Acute Hepatitis A

You answered:

A Because serologic testing for hepatitis A antibody is likely to be negative this early in the illness, a stool or serum PCR test for HAV would best confirm a diagnosis of acute HAV infection.

This answer is incorrect. Anti-hepatitis A IgM is almost always detectable at the onset of symptoms. In the rare case in which the initial test is negative but a strong clinical suspicion for hepatitis A remains, a repeat test is recommended in 1 to 2 weeks. Testing of stool or serum for HAV using PCR-based techniques is not routinely performed for diagnostic purposes.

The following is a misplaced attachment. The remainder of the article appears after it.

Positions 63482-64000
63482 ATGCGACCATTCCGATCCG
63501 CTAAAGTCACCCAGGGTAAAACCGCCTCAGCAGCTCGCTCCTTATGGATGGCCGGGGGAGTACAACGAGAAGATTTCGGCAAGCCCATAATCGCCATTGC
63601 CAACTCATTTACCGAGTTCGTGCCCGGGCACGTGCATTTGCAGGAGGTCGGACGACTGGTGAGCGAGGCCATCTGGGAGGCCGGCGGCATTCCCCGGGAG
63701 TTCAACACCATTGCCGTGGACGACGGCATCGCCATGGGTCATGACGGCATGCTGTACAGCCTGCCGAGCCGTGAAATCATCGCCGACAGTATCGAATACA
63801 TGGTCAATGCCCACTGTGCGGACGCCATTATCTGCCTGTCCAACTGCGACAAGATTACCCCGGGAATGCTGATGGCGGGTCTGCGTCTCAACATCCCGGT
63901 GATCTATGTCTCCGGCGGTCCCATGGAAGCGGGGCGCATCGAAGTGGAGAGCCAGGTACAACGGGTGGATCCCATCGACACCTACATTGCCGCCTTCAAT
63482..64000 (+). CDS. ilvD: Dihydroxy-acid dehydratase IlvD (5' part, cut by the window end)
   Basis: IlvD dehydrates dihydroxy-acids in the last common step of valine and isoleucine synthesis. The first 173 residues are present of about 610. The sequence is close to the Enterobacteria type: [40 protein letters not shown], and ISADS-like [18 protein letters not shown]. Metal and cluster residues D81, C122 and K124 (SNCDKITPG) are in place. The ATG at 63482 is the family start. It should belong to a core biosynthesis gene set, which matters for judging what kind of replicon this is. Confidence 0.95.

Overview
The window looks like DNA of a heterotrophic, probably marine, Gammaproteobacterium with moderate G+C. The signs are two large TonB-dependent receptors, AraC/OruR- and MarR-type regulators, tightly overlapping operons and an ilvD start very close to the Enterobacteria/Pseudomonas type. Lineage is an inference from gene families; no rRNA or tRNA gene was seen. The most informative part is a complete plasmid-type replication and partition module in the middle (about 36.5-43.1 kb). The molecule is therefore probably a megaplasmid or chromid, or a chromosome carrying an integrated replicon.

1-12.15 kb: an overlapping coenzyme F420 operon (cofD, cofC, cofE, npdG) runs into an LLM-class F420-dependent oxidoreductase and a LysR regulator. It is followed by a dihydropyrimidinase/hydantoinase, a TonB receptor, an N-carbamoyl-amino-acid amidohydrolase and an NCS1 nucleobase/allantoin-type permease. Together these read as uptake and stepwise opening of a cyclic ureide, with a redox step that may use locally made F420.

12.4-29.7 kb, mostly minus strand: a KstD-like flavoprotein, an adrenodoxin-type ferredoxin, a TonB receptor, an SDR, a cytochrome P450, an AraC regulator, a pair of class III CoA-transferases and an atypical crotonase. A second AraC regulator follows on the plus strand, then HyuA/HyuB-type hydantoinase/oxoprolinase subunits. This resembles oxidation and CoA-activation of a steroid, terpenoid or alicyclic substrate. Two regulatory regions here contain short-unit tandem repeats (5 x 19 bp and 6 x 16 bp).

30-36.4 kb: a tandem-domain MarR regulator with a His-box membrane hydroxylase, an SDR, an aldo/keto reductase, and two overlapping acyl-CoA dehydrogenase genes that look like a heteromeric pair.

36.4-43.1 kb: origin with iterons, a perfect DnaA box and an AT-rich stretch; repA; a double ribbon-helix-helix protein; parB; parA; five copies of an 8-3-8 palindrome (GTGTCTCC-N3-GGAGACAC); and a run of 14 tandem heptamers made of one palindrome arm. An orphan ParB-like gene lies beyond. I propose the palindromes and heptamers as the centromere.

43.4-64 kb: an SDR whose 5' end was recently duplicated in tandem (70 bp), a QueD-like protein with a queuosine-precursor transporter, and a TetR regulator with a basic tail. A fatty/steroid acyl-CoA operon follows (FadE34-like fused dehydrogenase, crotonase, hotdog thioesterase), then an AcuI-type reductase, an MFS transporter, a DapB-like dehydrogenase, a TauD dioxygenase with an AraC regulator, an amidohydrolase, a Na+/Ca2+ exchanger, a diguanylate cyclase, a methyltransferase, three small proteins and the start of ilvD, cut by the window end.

Choose another answer:

B Her children are a highly unlikely source of her exposure to HAV since they have not shown any signs of jaundice.
C It is probable that her exposure to HAV occurred within the last 30 to 50 days.
D The degree of the elevation in her hepatic aminotransferase levels suggests she is at risk for chronic hepatitis A infection.

[Back to Question | Go to Correct Answer]